Code100 - ABOVE (mauka) UIC LINE
- Underlying aquifer considered drinking water source
- Limited types of injection wells allowed
- Injection wells need UIC Permit or Permit Exemption
- Permit limitations are imposed and requirements are more stringent
View Larger Map
Using GIS to discover historic areas of contamination
The Department’s Hazard Evaluation and Emergency Response (HEER) Office
has been investigating soil contamination from Historic sugar plantation sites
in Hawaii for a number of years. When a HEER staff member came across photos taken in 1914 showing a plantation worker standing amidst containers marked
“poison” at Kilauea, Kauai, efforts began to investigate the site.
The Kilauea Sugar Company had operated at this location from 1877 to 1971. After the
plantation had closed, the land was put up for sale and later developed into a residential community. The HEER Office obtained old fire insurance maps of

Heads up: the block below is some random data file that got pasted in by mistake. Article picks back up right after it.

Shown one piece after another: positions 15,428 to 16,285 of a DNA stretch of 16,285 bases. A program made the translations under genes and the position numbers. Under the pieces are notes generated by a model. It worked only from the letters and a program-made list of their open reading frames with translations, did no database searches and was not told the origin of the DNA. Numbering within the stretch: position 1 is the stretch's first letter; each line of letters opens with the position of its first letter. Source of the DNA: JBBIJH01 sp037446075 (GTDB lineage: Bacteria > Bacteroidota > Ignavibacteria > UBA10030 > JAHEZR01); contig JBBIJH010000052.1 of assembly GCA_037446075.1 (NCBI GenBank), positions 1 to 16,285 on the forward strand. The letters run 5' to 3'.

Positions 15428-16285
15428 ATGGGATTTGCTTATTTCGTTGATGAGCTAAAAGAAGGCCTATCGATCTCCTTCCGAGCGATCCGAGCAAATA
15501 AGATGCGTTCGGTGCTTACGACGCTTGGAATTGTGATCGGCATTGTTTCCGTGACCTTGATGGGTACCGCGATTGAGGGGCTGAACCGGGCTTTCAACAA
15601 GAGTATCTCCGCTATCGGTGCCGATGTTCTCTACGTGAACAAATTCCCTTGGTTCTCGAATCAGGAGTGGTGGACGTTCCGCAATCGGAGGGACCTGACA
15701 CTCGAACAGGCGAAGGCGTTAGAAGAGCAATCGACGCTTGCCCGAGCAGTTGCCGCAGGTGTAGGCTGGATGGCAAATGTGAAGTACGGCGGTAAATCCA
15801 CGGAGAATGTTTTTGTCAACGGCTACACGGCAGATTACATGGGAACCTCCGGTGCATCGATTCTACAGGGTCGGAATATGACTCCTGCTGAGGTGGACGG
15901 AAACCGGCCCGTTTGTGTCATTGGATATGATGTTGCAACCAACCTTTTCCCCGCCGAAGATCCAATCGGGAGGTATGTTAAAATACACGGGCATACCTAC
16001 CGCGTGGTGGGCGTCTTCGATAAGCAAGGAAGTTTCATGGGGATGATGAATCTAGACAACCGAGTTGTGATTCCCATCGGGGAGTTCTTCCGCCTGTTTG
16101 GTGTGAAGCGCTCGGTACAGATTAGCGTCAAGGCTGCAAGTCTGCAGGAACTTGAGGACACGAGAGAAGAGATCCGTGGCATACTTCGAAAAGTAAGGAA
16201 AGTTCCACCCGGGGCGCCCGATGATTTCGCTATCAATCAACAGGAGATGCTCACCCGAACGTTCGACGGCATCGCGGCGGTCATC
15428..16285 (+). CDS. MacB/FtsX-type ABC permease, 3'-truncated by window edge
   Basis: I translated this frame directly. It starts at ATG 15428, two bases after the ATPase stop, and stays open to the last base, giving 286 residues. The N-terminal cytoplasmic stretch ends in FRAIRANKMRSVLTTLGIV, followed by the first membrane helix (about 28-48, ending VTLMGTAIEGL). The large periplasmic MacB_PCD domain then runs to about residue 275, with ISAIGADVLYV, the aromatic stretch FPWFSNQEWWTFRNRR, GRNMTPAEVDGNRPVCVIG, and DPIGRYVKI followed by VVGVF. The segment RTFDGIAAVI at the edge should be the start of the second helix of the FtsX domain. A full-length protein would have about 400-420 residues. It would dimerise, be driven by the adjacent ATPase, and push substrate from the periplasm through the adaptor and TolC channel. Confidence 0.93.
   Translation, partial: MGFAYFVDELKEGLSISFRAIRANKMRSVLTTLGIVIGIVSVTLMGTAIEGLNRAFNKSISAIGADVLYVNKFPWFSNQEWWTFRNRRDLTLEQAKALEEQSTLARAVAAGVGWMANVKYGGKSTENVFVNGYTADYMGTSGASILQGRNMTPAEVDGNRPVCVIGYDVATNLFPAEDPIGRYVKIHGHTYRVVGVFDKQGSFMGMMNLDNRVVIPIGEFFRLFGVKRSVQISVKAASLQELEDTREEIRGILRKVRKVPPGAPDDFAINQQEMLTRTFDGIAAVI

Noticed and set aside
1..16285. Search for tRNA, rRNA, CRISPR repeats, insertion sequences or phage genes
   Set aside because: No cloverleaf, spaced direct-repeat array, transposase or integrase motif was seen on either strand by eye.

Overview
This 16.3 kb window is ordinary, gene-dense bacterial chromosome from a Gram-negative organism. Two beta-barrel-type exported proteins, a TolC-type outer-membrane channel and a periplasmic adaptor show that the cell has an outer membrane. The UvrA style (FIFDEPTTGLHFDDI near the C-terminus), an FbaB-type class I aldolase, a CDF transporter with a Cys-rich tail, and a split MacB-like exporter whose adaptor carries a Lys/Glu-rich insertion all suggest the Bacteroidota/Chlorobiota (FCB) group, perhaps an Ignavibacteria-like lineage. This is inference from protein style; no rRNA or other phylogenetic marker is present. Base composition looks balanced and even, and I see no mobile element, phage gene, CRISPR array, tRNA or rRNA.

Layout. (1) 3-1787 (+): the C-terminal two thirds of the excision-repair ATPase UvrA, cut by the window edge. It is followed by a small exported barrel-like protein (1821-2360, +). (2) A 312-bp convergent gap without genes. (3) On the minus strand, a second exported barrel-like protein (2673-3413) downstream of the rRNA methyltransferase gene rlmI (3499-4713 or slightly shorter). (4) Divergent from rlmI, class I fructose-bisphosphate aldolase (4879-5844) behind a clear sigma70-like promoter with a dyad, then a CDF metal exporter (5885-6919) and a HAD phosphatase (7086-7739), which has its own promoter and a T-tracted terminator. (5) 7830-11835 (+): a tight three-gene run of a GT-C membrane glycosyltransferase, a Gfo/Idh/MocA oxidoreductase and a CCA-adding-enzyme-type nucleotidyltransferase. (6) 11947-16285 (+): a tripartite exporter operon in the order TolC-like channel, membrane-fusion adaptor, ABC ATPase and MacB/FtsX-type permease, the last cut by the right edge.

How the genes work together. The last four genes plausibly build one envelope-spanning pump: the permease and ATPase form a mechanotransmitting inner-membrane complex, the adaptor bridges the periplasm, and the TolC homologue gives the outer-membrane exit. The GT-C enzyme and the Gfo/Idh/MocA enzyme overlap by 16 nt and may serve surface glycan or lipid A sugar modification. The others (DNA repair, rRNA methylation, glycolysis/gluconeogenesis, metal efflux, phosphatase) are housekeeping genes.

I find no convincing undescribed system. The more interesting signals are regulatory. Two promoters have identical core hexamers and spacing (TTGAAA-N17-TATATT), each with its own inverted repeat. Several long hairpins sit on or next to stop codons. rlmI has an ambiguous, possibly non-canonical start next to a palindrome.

the site showing buildings that were formerly used for pesticide mixing and storage. Although these buildings had been torn down since, several other original
warehouse buildings in the area were surprisingly still standing.
The scanned maps were overlaid onto an aerial image of the area and georeferenced using
the warehouses as reference points.
Since the map image was now properly spatially located, it could be placed on a parcel
layer showing property boundaries. This allowed the property owners and addresses in the area to be identified.
HEER staff contacted property owners and conducted soil testing in the vicinity of the former pesticide mixing/storage facility. Soil samples showed